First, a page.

Wisconsin educator will lead WMU College of Health and Human Services

contact: Cheryl Roland
| WMU News
Ron Cisler's headshot.

Cisler

KALAMAZOO, Mich.—Dr. Ron A. Cisler of the University of Wisconsin-Milwaukee has been named the new dean of Western Michigan University's College of Health and Human Services, effective Aug. 1.

Cisler currently serves as interim dean of UWM's College of Health Sciences, and he is a professor of health informatics and administration in that college. He also is an affiliate professor of population health sciences at the University of Wisconsin School of Medicine and Public Health.

"We are delighted to have Dr. Cisler join us in this leadership capacity," says WMU Interim Provost and Vice President for Academic Affairs Susan Stapleton. "He brings with him extensive experience in the areas that reflect this university's strongest commitments—teaching and mentoring, research, service and community engagement. He is a wonderful match for this position."

Cisler

Cisler's primary research interests are in population health disparities, behavioral health risk factors, and alcoholism and alcohol-related illnesses. He is internationally known for his expertise in assessing recovery outcomes for alcohol treatment clinical trials. In recent years, he has also served at the local, state and national levels as a researcher and widely quoted expert on the topic of improving urban infant mortality rates and reducing health care disparities.

His research has attracted strong federal and foundation support from such entities as the National Institute on Alcohol Abuse and Alcoholism, the National Institute of Mental Health, the Centers for Disease Control and Prevention, the U.S. Department of Economic Development, the Robert Wood Johnson Foundation, The Wisconsin Partnership Program and pharmaceutical companies Pfizer, Lipha and Oy-Contral. In addition, he has served on review panels for a number of federal grant programs, primarily in the National Institutes of Health.

Cisler says he was drawn to the WMU position by the caliber of the college, the research and innovation role it plays as an engine of economic prosperity for the region, and its capacity to impact individuals and the broader community it serves.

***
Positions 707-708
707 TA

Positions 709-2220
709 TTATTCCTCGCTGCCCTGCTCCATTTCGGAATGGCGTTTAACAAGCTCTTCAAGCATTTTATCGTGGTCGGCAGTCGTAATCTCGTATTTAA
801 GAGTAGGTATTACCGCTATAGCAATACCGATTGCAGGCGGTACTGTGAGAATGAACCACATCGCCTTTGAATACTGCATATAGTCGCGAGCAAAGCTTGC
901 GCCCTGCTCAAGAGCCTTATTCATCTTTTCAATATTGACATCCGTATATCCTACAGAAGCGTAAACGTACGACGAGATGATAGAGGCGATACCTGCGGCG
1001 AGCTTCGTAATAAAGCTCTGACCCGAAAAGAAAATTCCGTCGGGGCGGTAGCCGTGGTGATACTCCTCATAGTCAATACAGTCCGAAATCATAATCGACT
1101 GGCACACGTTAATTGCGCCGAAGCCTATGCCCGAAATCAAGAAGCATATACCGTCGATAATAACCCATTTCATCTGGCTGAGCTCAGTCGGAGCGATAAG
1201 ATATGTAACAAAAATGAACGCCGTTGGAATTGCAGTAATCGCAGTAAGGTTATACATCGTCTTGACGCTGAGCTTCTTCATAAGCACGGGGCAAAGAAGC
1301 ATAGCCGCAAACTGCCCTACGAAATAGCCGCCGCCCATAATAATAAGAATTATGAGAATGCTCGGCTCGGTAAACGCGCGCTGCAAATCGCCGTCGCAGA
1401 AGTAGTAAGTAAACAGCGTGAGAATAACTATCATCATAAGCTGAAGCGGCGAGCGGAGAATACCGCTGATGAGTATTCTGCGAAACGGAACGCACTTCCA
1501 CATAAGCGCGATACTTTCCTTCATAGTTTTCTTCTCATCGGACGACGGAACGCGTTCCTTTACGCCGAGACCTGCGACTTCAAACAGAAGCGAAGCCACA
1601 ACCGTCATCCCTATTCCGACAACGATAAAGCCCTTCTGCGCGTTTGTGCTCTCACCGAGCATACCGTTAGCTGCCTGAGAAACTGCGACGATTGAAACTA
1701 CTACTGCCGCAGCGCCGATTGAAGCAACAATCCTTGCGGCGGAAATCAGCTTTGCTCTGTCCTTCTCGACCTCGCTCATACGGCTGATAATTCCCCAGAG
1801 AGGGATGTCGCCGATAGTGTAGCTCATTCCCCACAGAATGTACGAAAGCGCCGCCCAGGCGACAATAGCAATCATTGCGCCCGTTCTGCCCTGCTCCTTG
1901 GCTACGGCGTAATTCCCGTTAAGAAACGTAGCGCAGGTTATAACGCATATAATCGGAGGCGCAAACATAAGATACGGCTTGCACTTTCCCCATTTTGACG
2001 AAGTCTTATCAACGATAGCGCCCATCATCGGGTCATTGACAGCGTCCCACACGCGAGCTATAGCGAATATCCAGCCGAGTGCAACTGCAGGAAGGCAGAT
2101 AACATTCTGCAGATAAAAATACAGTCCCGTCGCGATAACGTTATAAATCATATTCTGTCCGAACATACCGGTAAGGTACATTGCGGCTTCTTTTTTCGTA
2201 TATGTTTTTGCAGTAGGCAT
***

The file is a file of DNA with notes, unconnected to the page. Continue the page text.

"The College of Health and Human Services includes such a broad base of disciplines that it is uniquely situated to provide education and innovation opportunities from several perspectives," Cisler says. "My background has been in interdisciplinary education, research and discovery, bringing together diverse fields such as the health sciences, social services, public health, engineering and medicine. WMU and Kalamazoo are wonderfully positioned as a community to continue those efforts."

The breadth of this set of health and human service disciplines, Cisler says, allows the college the ability to impact health and societal issues across several continua, including:

  • Prevention to intervention to rehabilitation.
  • Human disability, to human ability, to high levels of human performance.
  • Individual, family and community poverty and prosperity.
  • Health and wellness across the lifespan—from birth to end of life.

Cisler earned a bachelor's degree from the University of Wisconsin-La Crosse and master's and doctoral degrees from UWM—all in psychology. In addition, he did post-doctoral work in addiction and behavioral health, also at UWM. He has served in teaching and research positions at UWM since 1984. In addition to his two appointments as a full professor, he also serves as an affiliate professor or senior scientist for a number of other UWM academic and research units.

Cisler has served as an advisor or degree committee member to some four dozen master's, doctoral and post-doctoral students as well as a mentor to young faculty members engaged in research in such areas as psychology, substance abuse, health informatics, health literacy, maternal and infant health, urban studies and public health.

Widely published in his discipline, Cisler has served as associate editor for the Journal of Behavioral Health Services & Research and field reviewer for numerous other professional journals targeting both broad health issues and clinical and public health alcohol research. He has co-authored a handbook series on brief assessment measures in health research and practice targeting behavioral disorders including substance use and eating disorders.

Cisler will replace Dr. Earlie Washington, who has announced she will return to the School of Social Work faculty after a year-long administrative leave that will begin Aug. 1. Washington has served as dean of the College of Health and Human Services since 2006. 

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